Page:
I will be attending a session, talk, transmission, or whatever you want to call it, by my Tibetan teacher this weekend. It is on the preliminary practice of Tibetan Buddhism according to the Nyigma Dudjom Tersar Ngondro practice, and more specifically, guru yoga.
I know he is going to give a transmission of the section. This is an authorization to do the practice. It is a tenant of Tibetan Buddhism that you cannot really effectively do this particular practice unless you have a transmission or an empowerment by the teacher. Part of the reason is that Tibetan Buddhists do not believe the mind is located in the brain. The mind is limitless, without beginning or end. Therefore, there is no separation (in ultimate reality) between the mind of the student and that of the teacher. The teacher's realization becomes the student's realization, if all conditions are right (there are a few- too much detail to go into here). The ideas behind it are pretty esoteric.
This practice is lengthy. It takes about 40 minutes to complete the whole Ngondro, and then however much time you want to do the extra practice of the particular section of the guru yoga. And ideally, this is daily. 100,000 repetitions. This does not leave much time for other activities if you work full time.
I have never had anything resembling a spiritual practice in my life. I did not even have one as a Christian - I always thought most prayer was useless, and being forced to go to church isn't in the same category. Its called practice and that is what it resembles. Its most like practicing a musical instrument every day, or a martial art - practicing forms. I think it is a form of mind training. After so many repetitions it must go in very deeply, and then it is easily called up when negative thoughts arise.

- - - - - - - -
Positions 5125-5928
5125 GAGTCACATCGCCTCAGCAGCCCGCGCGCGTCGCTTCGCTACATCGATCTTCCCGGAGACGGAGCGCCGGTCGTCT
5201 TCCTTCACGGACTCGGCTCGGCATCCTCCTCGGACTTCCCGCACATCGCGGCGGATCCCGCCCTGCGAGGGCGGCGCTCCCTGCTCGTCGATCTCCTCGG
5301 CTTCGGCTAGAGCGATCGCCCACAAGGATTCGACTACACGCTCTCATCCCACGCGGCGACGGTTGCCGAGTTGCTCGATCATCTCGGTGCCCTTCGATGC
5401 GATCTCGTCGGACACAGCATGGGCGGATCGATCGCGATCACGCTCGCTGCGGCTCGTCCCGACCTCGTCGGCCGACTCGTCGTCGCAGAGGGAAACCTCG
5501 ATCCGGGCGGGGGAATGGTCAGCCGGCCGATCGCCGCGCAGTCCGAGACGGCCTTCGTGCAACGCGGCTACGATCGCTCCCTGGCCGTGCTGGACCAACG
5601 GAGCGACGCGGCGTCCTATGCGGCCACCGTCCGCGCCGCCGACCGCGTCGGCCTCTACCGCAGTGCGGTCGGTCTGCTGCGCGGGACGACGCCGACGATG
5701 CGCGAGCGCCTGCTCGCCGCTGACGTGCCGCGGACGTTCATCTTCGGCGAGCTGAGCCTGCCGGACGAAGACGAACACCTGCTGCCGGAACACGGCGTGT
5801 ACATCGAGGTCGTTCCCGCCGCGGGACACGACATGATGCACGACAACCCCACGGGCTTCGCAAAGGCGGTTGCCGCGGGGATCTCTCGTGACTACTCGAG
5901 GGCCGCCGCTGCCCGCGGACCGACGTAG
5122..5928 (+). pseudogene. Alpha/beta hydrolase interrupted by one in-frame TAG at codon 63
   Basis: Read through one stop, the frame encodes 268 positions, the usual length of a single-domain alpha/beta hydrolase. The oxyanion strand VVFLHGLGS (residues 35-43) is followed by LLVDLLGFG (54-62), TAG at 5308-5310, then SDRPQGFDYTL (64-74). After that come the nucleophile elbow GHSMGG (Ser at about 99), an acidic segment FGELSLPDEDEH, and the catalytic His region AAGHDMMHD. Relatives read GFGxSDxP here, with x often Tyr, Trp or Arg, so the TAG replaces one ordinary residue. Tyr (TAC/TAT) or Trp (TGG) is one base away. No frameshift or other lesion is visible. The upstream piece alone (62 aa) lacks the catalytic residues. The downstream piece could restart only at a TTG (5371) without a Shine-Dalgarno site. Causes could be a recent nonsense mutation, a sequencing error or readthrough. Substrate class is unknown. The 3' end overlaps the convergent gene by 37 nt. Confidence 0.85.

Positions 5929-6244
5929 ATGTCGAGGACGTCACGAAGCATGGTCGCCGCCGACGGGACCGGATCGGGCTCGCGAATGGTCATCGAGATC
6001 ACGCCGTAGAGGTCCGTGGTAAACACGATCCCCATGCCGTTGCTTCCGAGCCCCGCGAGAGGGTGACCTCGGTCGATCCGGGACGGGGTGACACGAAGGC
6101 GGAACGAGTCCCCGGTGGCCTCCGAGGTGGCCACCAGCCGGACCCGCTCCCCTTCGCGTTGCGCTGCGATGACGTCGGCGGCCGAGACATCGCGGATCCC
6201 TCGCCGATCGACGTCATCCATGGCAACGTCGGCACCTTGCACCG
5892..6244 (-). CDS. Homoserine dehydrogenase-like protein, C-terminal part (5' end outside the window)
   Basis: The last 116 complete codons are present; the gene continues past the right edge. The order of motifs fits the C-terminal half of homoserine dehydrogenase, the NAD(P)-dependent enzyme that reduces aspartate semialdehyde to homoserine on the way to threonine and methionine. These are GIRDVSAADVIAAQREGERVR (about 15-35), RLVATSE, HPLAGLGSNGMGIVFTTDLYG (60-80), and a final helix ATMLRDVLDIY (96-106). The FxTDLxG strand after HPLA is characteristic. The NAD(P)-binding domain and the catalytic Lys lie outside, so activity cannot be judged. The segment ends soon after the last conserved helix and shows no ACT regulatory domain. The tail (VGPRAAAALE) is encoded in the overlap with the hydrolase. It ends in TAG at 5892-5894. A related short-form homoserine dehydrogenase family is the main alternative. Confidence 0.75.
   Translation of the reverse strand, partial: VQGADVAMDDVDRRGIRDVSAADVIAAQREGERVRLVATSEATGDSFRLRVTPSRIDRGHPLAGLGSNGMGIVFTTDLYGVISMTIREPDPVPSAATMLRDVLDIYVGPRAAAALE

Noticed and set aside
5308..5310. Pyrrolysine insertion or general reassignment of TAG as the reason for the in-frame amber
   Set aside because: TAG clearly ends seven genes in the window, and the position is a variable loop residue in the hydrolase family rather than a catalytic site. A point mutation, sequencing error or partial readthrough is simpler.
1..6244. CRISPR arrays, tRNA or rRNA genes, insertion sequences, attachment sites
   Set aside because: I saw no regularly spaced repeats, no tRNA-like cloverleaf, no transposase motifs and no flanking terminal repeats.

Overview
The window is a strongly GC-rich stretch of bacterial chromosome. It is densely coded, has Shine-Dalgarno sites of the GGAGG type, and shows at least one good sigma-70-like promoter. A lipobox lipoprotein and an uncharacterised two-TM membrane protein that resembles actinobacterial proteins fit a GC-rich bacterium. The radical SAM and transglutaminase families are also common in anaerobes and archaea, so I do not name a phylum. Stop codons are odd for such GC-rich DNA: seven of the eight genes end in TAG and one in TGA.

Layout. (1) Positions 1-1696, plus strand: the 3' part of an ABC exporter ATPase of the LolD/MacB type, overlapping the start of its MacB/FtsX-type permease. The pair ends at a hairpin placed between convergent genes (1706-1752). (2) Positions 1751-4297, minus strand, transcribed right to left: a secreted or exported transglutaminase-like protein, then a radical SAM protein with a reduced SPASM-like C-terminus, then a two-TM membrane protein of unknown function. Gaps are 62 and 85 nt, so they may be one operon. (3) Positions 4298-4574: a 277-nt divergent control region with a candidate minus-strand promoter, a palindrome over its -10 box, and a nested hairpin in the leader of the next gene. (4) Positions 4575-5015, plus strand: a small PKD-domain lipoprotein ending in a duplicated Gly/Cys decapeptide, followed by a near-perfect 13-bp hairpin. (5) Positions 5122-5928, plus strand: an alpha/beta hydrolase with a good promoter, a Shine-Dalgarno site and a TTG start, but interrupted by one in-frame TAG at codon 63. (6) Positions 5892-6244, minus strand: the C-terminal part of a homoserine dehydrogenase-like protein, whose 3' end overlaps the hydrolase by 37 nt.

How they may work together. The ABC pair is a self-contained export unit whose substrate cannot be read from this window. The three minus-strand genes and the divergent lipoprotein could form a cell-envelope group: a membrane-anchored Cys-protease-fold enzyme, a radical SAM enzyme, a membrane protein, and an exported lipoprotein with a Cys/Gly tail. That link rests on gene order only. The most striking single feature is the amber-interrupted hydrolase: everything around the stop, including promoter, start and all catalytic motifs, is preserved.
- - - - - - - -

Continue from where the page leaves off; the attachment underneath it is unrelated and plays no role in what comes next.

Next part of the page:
I read something pertinent to this question by the great Advaita Vedanta master, Nisargadatta Maharaj. A western person was asking him how chanting a mantra and doing practices in a foreign language could possibly be of benefit to a western person who has no cultural background to reinforce it. Maharaj said it really didn't matter what type of practice one does, it is the intention behind it. I am not sure, but I think I posted it in the Spirituality forum fairly recently. For anyone on Facebook who knows me there, I also put it on my page. It was extremely helpful.
My purpose in posting this to say where I am at in my particular journey, not in order to promote Tibetan Buddhism. I have gone through a lot of inner struggle over the last 8 years with getting into another religion and it has not been easy. My other blog entries probably convey some of that. Now, at least for the moment, I see it as beneficial and positive for myself.